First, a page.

Challenges ahead for US policy

The re-election of US President Barack Obama for a second term to the White House has set in motion a number of challenges for Washington’s relations with Pakistan.

During the next four years, President Obama will oversee the historic end to an equally historic conflict in Afghanistan, from where thousands of US-led Western troops and $60 billion worth of military hardware are due to be withdrawn by 2014. Clearly, the plan has significant implications for Pakistan.
The exercise will not just be a potential nightmare in logistical terms. It may be equally complex politically too. One dimension of what lies ahead will be the shade of Pakistan’s own emerging politics, as the country goes through its next political transition with parliamentary elections that must be held no later than mid-2013. What comes out of this exercise may at least set the pace for the tenor of Islamabad’s future ties with the US, if not the overall character of this relationship.
While the US has historically dealt with military regimes in Pakistan, including some of the most brutal ones, it is now firmly behind a continuation of a democratic ruling structure. In the past four years since Pakistan’s President Asif Zardari was elected and subsequently oversaw the installation of an elected regime led by his PPP, the US has squarely backed the parliamentary democratic structure.
In principle, supporting democracy is, indeed, the best choice that the US or any other interested party could have ever adopted in support of Pakistan. Yet, questions remain widespread over the character of Pakistan’s democracy where obvious gaps have often been ignored.
In the past four years, a series of corruption-related scandals and a consistently failing quality of governance have together undermined Pakistan at an unprecedented pace. Until recently, the obsession of the PPP to resist calls from a number of sides to investigate allegations of corruption against him in Switzerland, kicked in a sense of paralysis around the country. While the government resisted these calls in the face of overwhelming moral and political arguments, Pakistan suffered.
This experience is just one of the many that easily define the character of a regime, which is determined to fulfil its own narrow partisan interests, overseen by the interests of particular individuals, rather than Pakistan’s best national interests. Clearly, a US partnership with such a regime, that also remains unpopular on the streets of Pakistan, will only throw up futile outcomes for promoting Washington’s best interests.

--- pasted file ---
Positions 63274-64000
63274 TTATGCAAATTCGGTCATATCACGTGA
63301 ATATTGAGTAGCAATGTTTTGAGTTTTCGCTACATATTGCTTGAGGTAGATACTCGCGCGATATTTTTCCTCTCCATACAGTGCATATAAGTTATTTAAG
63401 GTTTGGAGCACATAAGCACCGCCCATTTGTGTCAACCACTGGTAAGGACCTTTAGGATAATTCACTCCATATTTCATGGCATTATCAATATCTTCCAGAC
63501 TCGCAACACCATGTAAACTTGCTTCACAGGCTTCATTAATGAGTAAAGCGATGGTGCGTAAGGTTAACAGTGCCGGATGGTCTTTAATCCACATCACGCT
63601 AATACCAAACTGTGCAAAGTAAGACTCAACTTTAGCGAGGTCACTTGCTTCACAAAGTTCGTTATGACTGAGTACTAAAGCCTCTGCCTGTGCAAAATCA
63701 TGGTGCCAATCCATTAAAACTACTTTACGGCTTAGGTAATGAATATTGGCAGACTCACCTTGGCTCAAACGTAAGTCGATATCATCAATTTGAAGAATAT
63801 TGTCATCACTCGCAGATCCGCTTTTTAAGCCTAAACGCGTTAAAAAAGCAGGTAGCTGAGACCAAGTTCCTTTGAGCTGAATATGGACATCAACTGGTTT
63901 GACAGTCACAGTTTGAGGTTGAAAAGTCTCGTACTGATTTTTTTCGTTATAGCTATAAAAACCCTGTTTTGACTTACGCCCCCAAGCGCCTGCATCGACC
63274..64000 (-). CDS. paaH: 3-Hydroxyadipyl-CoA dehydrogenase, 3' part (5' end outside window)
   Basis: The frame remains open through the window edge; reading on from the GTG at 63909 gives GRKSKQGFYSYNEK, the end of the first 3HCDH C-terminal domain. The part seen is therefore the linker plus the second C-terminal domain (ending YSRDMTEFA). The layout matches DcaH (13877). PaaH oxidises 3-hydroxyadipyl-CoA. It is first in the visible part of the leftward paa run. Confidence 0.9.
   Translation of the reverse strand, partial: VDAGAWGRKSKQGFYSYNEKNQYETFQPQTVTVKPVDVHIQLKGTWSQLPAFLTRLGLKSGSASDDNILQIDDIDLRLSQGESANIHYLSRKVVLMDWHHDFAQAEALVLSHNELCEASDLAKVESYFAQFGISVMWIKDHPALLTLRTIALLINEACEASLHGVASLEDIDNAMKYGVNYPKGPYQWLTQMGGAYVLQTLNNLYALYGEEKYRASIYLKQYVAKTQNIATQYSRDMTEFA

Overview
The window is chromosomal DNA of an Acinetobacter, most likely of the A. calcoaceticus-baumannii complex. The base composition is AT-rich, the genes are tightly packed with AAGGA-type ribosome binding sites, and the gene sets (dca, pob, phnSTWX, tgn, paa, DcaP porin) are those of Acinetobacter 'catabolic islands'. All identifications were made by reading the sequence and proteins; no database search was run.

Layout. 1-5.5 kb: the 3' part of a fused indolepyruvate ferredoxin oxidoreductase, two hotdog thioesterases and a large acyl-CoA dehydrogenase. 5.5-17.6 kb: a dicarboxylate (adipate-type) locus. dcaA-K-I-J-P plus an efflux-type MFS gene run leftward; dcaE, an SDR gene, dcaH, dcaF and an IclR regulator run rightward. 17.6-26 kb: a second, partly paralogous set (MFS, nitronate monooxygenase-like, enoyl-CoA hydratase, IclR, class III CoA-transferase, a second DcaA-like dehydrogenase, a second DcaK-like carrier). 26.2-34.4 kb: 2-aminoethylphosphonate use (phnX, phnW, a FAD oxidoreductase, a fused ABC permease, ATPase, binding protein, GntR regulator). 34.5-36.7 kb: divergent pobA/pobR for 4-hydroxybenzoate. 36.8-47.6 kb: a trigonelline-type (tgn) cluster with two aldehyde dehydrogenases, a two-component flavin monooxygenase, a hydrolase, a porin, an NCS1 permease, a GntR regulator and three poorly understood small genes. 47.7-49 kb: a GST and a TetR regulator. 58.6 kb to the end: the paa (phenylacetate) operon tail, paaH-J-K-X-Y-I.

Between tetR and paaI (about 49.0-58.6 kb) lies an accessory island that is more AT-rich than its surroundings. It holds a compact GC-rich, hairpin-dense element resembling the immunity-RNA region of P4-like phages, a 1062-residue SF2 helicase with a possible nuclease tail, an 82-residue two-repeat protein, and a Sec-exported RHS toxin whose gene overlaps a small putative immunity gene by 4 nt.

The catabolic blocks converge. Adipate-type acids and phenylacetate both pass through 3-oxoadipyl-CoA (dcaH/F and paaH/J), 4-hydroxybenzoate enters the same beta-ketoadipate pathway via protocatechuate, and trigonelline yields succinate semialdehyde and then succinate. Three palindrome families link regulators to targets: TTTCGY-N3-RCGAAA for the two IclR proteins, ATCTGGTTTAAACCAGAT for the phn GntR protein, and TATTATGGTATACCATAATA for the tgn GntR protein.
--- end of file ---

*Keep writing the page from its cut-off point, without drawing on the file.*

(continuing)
While the broad unpopularity of Pakistan’s ruling structure is apparent across the country’s mainstream, some in the ruling structure are still convinced of the PPP’s return to power, following the next elections. For the moment, it is virtually impossible to draw this conclusion.
Still, if indeed there is such an unexpected outcome for the future, there are profound challenges that cannot be ignored. For the US, one key challenge will be the extent to which blatantly anti-US political groups, such as PTI, take charge of parts of the country. Anecdotal evidence clearly suggests that the PTI has made deep political inroads across the northern Khyber Pakhtunkhwa or KP province, from where it may command a majority after the next parliamentary elections. With or without the PPP taking charge of Pakistan’s federal government, if the PTI takes charge of KP, it is possible that the party will take a tough stand on relations with the US. At the very extreme, a PTI-led administration could order a blockage of a land supply route for trucks flowing to and from Afghanistan via a crucial route running through the province. Faced with such an outcome, an already tainted PPP-led ruling structure in Islamabad will just not be able to rise up to Washington’s expectations.
Going forward, the US will not just face controversial choices directly in relation to its policies, notably on issues like the future of continuing its programme of using pilot-less drones to target suspected militant sanctuaries inside Pakistan’s border. The other dimension of Washington’s challenge clearly relates to trends within Pakistan where a visibly unpopular regime and an increasingly dysfunctional economy are as much of a liability for the future of US policies as they are for the future of Pakistan.
The writer is a political and economic analyst. This article has been reproduced from  the Gulf News.


Leave A Comment:

Powered by Blogger.
Design by